That was considerably easier said than done. By the time I was shopping for a HD tuner, in 2006, all the new sets included them. As for owners of “legacy” sets, there seemed to be an unspoken conspiracy among manufacturers and retailers to force everybody to go with cable or satellite. There were only a couple of freestanding HD tuners that had made it to market (and they didn’t get great reviews), and a couple of combined HD tuner/DVR units. That last option was appealing; it was well past time to retire the VCR anyway. The best option seemed to be the Sony DHG-HDD line, and although it had recently been discontinued (and not replaced with anything newer), with a little noodling around on Ebay I was able to find an inventory unit with a 250 GB hard drive.

We got the DVD recorder at the same time, to allow for longer-term archiving of programs we wanted to keep, and a high-pickup antenna, to help snag those OTA HD frequencies. And after a little diligent trial-and-error (ever notice that most user’s manuals don’t really explain adequately how to connect their equipment to other manufacturers’ equipment? I actually had to draw up a diagram of how to get it all cabled together), we got everything working in the happy arrangement I described above. Added a Harmony programmable remote a little while later (highly recommended!), and that was that.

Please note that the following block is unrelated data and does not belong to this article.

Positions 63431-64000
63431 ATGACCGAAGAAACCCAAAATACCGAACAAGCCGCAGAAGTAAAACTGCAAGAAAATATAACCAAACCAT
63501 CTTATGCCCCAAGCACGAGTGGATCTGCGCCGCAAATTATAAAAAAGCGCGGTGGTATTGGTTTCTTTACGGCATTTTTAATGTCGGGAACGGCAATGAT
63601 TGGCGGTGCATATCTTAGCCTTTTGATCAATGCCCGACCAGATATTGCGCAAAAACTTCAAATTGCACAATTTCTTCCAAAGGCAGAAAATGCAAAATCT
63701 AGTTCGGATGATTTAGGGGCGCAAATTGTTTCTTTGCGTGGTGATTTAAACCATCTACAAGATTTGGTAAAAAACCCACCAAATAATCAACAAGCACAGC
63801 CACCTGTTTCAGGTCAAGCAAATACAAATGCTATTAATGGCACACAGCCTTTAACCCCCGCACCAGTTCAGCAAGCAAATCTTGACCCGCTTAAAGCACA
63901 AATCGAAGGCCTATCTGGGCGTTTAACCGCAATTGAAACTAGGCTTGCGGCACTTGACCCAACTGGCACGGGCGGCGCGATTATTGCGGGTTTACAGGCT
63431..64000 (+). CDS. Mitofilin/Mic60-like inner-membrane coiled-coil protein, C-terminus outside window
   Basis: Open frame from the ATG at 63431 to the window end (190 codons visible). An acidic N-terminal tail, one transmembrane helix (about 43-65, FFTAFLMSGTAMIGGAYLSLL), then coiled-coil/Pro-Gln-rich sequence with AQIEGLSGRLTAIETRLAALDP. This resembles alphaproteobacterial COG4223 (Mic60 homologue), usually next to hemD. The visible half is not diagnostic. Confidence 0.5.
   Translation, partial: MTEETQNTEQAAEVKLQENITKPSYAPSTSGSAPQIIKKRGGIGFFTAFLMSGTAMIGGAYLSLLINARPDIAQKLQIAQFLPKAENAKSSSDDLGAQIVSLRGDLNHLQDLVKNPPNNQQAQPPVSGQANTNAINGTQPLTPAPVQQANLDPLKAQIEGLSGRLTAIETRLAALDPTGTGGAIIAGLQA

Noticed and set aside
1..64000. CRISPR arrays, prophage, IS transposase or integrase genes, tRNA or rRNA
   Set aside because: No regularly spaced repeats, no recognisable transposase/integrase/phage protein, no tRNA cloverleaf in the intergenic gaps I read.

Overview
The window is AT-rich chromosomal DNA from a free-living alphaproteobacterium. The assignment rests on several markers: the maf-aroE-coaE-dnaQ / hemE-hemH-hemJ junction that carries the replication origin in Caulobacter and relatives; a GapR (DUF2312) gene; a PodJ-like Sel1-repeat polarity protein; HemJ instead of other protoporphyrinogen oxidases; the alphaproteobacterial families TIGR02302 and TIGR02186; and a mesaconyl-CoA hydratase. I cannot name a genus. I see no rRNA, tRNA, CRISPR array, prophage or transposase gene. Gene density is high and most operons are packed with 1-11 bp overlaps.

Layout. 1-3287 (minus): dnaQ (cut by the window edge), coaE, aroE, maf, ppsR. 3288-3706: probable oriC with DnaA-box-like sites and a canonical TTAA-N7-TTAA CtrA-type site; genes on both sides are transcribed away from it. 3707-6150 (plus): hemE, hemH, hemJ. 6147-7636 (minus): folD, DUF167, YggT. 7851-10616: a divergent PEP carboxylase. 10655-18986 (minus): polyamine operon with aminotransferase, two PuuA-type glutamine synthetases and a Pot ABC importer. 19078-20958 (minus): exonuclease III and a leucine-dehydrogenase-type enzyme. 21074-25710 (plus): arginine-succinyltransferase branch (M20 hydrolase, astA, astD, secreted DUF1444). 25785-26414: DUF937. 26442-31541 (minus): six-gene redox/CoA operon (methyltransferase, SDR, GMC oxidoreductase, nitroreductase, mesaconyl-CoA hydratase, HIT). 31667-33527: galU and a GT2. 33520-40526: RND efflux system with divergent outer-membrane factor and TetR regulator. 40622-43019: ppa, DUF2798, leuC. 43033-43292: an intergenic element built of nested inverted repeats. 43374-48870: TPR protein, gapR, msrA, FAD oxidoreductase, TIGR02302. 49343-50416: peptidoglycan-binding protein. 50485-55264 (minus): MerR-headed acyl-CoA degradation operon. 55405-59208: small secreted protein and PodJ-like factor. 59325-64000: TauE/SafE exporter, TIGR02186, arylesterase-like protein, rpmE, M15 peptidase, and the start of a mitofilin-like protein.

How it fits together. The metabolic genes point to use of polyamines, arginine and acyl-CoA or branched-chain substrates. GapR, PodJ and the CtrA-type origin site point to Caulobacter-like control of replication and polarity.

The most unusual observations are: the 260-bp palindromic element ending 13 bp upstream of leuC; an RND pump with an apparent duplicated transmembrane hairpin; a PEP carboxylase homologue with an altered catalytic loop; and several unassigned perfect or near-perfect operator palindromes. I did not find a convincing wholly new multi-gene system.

So where does that leave us? Well, since the DVR doesn’t rely on a cable or satellite system, nor a subscription program guide like TiVo, it instead uses TV Guide On Screen (TVGOS), a free program guide that’s broadcast in every local area of the country. Gives you eight days of customizable listings. It’s not quite as user-friendly as TiVo, but OTOH it kicks hell out of what it used to take to program a VCR, and you can’t beat the price. Sounds pretty good, right?